UMMS Affiliation

Program in Molecular Medicine

Publication Date

3-2-2009

Document Type

Article

Subjects

Animals; Axons; Base Sequence; Cytoplasm; Fluorescent Antibody Technique; Gene Expression Regulation; In Situ Hybridization; Molecular Sequence Data; Plasmids; Polyadenylation; Protein Biosynthesis; RNA, Messenger; Retinal Ganglion Cells; Reverse Transcriptase Polymerase Chain Reaction; Transcription Factors; Xenopus; Xenopus Proteins; mRNA Cleavage and Polyadenylation Factors

Disciplines

Life Sciences | Medicine and Health Sciences | Neuroscience and Neurobiology

Abstract

BACKGROUND: Translation in axons is required for growth cone chemotropic responses to many guidance cues. Although locally synthesized proteins are beginning to be identified, how specific mRNAs are selected for translation remains unclear. Control of poly(A) tail length by cytoplasmic polyadenylation element (CPE) binding protein 1 (CPEB1) is a conserved mechanism for mRNA-specific translational regulation that could be involved in regulating translation in axons.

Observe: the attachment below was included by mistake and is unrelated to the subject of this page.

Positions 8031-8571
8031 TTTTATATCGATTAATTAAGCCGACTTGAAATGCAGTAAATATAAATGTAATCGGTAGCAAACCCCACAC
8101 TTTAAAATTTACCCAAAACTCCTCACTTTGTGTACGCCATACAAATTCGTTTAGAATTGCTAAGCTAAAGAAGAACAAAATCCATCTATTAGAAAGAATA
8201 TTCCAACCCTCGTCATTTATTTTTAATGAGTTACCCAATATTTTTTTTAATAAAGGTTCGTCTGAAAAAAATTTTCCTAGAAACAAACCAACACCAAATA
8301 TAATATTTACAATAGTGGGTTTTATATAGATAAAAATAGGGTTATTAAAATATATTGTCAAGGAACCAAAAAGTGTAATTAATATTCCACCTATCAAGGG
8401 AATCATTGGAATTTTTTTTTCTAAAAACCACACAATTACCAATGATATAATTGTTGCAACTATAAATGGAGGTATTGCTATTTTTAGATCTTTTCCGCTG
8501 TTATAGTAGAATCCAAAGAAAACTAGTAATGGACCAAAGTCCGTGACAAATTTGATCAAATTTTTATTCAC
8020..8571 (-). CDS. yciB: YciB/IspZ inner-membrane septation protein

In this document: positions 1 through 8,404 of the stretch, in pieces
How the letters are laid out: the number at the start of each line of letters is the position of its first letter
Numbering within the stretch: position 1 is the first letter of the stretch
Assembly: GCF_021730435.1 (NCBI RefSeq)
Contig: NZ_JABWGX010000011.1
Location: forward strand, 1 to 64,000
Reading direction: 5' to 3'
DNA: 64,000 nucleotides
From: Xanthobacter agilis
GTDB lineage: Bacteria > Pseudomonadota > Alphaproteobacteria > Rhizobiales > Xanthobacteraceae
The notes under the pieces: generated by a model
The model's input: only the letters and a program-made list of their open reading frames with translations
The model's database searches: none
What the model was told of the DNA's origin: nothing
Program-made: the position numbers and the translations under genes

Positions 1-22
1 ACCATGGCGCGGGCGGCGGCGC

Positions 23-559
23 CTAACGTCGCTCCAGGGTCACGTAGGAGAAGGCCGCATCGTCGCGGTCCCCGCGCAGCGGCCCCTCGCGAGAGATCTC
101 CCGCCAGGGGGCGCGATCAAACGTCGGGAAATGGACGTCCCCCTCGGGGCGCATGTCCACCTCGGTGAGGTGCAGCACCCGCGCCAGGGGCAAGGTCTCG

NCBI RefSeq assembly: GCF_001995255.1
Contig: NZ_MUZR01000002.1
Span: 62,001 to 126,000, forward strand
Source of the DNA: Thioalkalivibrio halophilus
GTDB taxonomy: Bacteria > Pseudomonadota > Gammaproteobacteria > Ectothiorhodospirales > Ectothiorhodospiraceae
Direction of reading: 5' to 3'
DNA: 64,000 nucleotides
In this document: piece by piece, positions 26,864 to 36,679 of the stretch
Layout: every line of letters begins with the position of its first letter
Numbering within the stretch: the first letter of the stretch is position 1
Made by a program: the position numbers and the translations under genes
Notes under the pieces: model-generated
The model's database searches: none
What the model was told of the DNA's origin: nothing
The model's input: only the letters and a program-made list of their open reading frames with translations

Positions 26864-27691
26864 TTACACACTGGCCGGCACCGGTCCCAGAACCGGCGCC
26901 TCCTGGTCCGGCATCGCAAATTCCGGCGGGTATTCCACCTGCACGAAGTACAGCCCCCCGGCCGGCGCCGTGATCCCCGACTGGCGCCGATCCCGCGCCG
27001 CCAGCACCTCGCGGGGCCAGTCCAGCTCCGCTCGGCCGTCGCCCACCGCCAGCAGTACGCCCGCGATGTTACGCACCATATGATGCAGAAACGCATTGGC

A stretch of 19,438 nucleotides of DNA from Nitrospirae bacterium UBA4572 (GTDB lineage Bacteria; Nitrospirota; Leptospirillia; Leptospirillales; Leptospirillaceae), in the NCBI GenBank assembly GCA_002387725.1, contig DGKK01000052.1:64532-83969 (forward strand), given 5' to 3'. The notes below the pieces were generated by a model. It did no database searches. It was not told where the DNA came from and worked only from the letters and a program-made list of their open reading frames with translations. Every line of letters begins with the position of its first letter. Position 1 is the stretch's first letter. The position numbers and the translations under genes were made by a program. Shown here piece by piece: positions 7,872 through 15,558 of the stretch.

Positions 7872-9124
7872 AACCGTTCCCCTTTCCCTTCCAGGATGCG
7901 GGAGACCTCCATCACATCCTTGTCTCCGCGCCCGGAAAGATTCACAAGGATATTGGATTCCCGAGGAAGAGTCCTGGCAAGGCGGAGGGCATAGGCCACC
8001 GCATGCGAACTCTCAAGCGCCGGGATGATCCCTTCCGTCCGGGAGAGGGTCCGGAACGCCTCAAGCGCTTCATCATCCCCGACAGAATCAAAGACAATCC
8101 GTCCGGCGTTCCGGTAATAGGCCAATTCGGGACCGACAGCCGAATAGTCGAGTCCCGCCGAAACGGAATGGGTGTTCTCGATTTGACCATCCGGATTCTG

RESULTS: We show that cytoplasmic polyadenylation is required in Xenopus retinal ganglion cell (RGC) growth cones for translation-dependent, but not translation-independent, chemotropic responses in vitro, and that inhibition of CPE binding through dominant-negative interference severely reduces axon outgrowth in vivo. CPEB1 mRNA transcripts are present at low levels in RGCs but, surprisingly, CPEB1 protein was not detected in eye or brain tissue, and CPEB1 loss-of-function does not affect chemotropic responses or pathfinding in vivo. UV cross-linking experiments suggest that CPE-binding proteins other than CPEB1 in the retina regulate retinal axon development.

CONCLUSION: These results indicate that cytoplasmic polyadenylation and CPE-mediated translational regulation are involved in retinal axon development, but that CPEB1 may not be the key regulator of polyadenylation in the developing retina.

Comments

Citation: Neural Dev. 2009 Mar 2;4:8. Link to article on publisher's site

© 2009 Lin et al.; licensee BioMed Central Ltd.

This is an open access article distributed under the terms of the Creative Commons Attribution License (http://creativecommons.org/licenses/by/2.0), which permits unrestricted use, distribution, and reproduction in any medium, provided the original work is properly cited.

Related Resources

Link to Article in PubMed

Journal/Book/Conference Title

Neural development

PubMed ID

19254368

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